Journal Volume 6 2010
‘Wild, Ideal, Romantic and Absurd’: Lady Arbella Denny and the Establishment of Dublin’s First Magdalen Asylum
By Rosemary Raughter
In 1767 a pamphlet was published in Dublin, announcing the imminent opening of a new type of charitable institution in the city. The anonymous author acknowledged recent advances in the provision of relief to a range of deserving categories, but drew attention to the need for yet another establishment, ‘an asylum’, as he described it,
For penitent females, early seduced from the paths of virtue … but now willing, nay eager, to return to their duties to God, themselves and the community.1
Derided by its critics as ‘wild, ideal, romantic and absurd2, the house opened in the same year in Leeson Street in Dublin was an attempt to deal with the perennial but increasingly visible incidence of prostitution. It was the first undertaking of its kind in Ireland, pioneering both in the objects of its concern and in the role which it allocated to women in the administration of charity.
Lady Arbella Denny
The principal initiator of the 1767 appeal and the founder of the asylum which it publicised was Lady Arbella Denny, an aristocratic widow with excellent connections and a record of involvement in a variety of philanthropic and improving initiatives. Born in 1707, Lady Arbella was the daughter of Thomas Fitzmaurice, twenty-first Lord and first Earl of Kerry, and of his wife, Anne, daughter of the cartographer, political scientist and entrepreneur, Sir William Petty. Much of Arbella’s childhood was passed at Old Court, the Fitzmaurice seat at Lixnaw, near Tralee, with periodic visits to Dublin and to London. Her upbringing and that of her siblings was materially privileged, but overshadowed by the whims and eccentricities of her father. Described by his own grandson as uneducated, ‘obstinate and inflexible’, Thomas Fitzmaurice was an ‘excessive bad husband’, a despotic father, and a tyrant who held his household and the surrounding countryside ‘in strict subordination’. Lady Kerry, on the other hand, was a cultivated woman of ‘superior understanding, address and temper’. Ambitious and active, she was credited with having brought into the Fitzmaurice family ‘whatever degree of sense may have appeared in it, or whatever wealth is likely to remain in it’. From her father, Arbella inherited a strong attachment to her native place – although much of her life was spent out of Kerry, she never lost her interest in affairs there and left strict instructions that she be taken back to Tralee for burial. However, it was her mother whom she recalled with affection, and it was surely from her that she inherited her interest in science and the arts, her enthusiasm for innovation and for improvement. Certainly, it was with the maternal side of her family that Arbella most closely identified, and she is on record as having declared herself ‘prouder of my grandfather Petty’s struggles, and industry, and success in life, than of all the honours of the House of Lixnaw’.3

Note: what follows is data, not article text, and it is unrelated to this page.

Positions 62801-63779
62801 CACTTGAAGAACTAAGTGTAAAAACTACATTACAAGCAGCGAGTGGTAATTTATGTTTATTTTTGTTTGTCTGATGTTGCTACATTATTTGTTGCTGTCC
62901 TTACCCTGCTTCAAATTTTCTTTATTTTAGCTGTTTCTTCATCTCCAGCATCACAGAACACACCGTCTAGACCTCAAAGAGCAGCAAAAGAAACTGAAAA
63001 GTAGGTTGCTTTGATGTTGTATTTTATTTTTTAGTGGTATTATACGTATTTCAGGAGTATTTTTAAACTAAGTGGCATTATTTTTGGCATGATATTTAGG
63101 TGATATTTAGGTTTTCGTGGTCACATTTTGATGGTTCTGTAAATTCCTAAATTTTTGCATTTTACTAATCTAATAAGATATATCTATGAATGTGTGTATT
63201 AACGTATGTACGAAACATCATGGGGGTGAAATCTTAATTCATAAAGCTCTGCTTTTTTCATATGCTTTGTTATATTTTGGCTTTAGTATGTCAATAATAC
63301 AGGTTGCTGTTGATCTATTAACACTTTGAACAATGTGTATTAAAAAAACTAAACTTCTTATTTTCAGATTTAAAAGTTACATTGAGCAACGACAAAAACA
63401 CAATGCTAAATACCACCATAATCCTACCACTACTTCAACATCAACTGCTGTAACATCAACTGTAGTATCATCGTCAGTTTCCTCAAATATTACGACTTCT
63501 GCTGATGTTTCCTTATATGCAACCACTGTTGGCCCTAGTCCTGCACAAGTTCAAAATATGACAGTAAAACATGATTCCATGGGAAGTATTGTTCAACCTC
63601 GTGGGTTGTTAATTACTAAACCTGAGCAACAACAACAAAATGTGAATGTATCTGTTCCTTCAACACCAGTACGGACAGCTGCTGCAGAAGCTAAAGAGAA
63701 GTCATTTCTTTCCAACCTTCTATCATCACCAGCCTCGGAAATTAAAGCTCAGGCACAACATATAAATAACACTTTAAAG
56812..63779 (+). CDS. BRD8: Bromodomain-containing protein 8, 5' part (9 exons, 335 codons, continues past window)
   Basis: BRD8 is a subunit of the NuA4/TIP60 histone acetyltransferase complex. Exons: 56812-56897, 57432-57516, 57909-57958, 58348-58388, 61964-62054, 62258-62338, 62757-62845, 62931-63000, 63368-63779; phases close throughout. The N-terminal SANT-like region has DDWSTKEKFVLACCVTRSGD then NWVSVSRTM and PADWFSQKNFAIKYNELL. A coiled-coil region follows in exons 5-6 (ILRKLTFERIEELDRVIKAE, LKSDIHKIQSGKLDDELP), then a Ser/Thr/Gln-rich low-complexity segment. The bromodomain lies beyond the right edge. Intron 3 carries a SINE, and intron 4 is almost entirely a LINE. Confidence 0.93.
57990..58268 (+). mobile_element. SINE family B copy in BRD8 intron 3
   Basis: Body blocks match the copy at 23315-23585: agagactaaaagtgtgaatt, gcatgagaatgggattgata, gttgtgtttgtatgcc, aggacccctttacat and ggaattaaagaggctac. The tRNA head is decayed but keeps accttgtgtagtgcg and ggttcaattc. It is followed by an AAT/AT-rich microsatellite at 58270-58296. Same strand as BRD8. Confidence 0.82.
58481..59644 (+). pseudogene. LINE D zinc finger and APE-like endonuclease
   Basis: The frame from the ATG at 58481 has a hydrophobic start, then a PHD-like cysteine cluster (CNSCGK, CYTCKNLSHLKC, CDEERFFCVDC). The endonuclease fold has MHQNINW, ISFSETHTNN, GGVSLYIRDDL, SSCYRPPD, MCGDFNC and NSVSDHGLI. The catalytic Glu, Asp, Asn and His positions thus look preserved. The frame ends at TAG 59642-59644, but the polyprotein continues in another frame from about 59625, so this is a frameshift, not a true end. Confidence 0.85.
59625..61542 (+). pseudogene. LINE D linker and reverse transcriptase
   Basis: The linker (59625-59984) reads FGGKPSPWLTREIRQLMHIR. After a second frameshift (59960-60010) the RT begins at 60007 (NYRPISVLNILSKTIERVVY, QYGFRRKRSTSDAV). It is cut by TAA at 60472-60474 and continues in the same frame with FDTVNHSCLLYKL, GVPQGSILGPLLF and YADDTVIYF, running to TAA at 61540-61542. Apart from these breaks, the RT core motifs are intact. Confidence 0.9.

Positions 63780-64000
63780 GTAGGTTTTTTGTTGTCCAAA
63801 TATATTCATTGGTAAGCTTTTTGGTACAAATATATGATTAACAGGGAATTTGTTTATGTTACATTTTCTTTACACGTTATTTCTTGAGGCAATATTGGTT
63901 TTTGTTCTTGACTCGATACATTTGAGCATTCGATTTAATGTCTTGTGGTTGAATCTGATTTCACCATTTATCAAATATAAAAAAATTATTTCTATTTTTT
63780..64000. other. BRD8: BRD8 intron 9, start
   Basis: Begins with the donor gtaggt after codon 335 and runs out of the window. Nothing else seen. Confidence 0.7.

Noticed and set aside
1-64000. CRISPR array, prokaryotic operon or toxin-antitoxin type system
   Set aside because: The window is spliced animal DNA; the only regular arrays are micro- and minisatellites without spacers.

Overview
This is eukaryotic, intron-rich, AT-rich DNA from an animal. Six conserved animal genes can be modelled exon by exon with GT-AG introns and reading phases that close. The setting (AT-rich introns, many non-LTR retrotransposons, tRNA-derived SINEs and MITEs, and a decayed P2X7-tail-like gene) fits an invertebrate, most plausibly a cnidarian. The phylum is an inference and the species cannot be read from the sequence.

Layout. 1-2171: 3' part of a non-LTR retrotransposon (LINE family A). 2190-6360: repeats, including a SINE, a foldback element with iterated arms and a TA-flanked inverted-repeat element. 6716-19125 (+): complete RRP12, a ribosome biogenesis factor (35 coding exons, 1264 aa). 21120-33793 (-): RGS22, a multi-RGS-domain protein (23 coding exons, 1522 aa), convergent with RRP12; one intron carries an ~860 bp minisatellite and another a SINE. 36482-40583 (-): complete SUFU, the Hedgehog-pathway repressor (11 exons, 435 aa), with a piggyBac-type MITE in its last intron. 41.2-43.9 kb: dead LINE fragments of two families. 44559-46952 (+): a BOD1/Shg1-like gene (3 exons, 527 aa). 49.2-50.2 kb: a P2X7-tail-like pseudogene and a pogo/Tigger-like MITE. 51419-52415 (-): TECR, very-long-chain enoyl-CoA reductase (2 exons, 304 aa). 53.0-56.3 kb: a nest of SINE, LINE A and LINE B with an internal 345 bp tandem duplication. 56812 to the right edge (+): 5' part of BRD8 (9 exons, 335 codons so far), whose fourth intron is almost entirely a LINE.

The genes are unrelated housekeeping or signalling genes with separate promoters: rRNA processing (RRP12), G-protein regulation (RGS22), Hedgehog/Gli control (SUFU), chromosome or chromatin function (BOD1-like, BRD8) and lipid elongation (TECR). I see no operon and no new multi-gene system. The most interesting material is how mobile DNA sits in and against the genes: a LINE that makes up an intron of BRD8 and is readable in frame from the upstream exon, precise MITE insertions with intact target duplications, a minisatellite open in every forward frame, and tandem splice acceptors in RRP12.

At the age of twenty, Arbella married. Her husband, Colonel Arthur Denny, who was a neighbouring landowner, described as ‘a very good sort of man’, but ‘uninformed and ignorant’.4 The marriage was childless, but Arbella found a focus for her affections in her nephew, William Fitzmaurice. Neglected by his parents, William spent his first four years in the care of his grandfather at Lixnaw and for the rest of his life treasured the memory of his aunt’s care and tenderness at this time. ‘If it was not for her’, he wrote,
‘I should have scarce known how to read, write, or articulate … It was to her alone I owed any alleviation of the domestic brutality and ill-usage I daily experienced at home. She was the only example I had before me of the two qualities of mind which most adorn and dignify life – amiability and independence.’5
Following her husband’s death in 1742, Lady Arbella was left with ‘comparatively small means for her rank in life’.6 She refused several offers of marriage, having acquired, she said, ‘too much experience ever to become a slave again’.7 In 1745 she moved to Dublin, and occupied the almost half century which remained to her in travel, hospitality and good works. She was a member of the Ladies’ Committee of Dr Mosse’s Lying-In Hospital, and actively supported the work of the Dublin Society, of which in 1766 she was elected the first honorary and the first woman member. In 1758 she embarked on a twenty-year association with the Dublin Foundling Hospital, and over that period managed to introduce a number of much-needed reforms which improved living conditions and significantly reduced the mortality rates at that institution.